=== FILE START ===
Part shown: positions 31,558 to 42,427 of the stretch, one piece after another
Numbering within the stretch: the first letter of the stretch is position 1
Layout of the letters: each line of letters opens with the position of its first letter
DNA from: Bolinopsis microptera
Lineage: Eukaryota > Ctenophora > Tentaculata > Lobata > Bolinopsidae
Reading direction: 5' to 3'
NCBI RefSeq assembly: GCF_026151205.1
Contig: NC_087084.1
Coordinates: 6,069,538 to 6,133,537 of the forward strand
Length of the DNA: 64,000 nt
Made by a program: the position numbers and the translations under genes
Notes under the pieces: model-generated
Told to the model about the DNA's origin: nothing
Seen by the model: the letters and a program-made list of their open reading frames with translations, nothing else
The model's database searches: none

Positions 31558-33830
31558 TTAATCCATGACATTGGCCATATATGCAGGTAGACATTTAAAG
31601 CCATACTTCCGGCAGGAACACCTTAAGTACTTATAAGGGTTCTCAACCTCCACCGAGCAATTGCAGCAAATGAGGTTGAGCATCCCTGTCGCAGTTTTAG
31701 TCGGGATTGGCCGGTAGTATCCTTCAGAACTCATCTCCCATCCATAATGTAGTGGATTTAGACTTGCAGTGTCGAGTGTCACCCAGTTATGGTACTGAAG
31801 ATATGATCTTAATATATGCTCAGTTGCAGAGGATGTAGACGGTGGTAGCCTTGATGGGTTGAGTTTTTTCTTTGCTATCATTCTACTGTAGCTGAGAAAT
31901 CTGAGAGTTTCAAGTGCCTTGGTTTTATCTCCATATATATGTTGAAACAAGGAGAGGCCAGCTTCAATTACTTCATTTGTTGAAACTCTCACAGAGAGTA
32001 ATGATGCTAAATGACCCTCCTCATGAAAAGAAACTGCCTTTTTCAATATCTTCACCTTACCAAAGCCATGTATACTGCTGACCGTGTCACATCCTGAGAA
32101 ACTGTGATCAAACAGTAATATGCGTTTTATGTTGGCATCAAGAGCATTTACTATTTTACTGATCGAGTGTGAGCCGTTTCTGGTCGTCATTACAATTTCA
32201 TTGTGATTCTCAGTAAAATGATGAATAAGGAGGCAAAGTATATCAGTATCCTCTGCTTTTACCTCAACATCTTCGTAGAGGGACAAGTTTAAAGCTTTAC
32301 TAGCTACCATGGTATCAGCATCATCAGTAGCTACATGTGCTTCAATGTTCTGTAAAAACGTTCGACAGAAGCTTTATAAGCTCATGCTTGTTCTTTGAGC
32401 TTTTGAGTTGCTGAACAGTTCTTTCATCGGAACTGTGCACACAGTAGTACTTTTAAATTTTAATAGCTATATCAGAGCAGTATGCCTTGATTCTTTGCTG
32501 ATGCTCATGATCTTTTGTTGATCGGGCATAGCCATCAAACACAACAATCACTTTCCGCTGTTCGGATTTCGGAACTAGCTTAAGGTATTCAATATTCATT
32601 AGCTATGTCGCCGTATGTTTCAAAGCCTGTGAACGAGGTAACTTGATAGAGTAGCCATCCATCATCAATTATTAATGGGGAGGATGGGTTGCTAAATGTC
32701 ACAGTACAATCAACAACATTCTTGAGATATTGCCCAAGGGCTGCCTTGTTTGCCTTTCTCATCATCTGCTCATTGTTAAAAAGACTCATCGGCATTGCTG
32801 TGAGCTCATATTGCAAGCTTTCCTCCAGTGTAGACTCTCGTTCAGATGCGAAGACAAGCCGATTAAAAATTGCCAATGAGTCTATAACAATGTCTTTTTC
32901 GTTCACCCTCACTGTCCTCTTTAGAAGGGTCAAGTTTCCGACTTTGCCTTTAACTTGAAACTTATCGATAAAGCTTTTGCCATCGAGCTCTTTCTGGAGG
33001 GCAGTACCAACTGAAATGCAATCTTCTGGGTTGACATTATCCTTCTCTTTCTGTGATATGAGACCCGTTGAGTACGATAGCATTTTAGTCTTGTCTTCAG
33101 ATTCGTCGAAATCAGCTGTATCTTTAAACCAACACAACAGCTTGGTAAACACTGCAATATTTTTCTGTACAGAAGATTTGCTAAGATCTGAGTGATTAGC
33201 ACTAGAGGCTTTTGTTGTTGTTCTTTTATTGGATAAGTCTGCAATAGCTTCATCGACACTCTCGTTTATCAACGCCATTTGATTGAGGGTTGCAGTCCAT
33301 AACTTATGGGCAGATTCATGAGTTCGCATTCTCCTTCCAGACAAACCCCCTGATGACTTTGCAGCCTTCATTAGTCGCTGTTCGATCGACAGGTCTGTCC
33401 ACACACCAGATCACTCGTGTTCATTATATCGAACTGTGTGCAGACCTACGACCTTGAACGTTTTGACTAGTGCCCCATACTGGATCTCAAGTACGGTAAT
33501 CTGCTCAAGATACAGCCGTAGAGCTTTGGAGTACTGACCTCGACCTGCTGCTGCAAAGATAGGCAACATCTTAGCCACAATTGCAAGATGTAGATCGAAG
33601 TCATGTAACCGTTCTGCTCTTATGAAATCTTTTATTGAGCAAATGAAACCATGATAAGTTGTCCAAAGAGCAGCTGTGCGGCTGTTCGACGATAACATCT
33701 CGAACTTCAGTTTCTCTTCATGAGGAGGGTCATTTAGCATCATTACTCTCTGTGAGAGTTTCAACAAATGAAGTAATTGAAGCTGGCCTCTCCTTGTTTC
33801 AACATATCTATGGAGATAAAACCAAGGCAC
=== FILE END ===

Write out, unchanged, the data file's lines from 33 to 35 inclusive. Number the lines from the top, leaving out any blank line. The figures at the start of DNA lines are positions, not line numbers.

33101 ATTCGTCGAAATCAGCTGTATCTTTAAACCAACACAACAGCTTGGTAAACACTGCAATATTTTTCTGTACAGAAGATTTGCTAAGATCTGAGTGATTAGC
33201 ACTAGAGGCTTTTGTTGTTGTTCTTTTATTGGATAAGTCTGCAATAGCTTCATCGACACTCTCGTTTATCAACGCCATTTGATTGAGGGTTGCAGTCCAT
33301 AACTTATGGGCAGATTCATGAGTTCGCATTCTCCTTCCAGACAAACCCCCTGATGACTTTGCAGCCTTCATTAGTCGCTGTTCGATCGACAGGTCTGTCC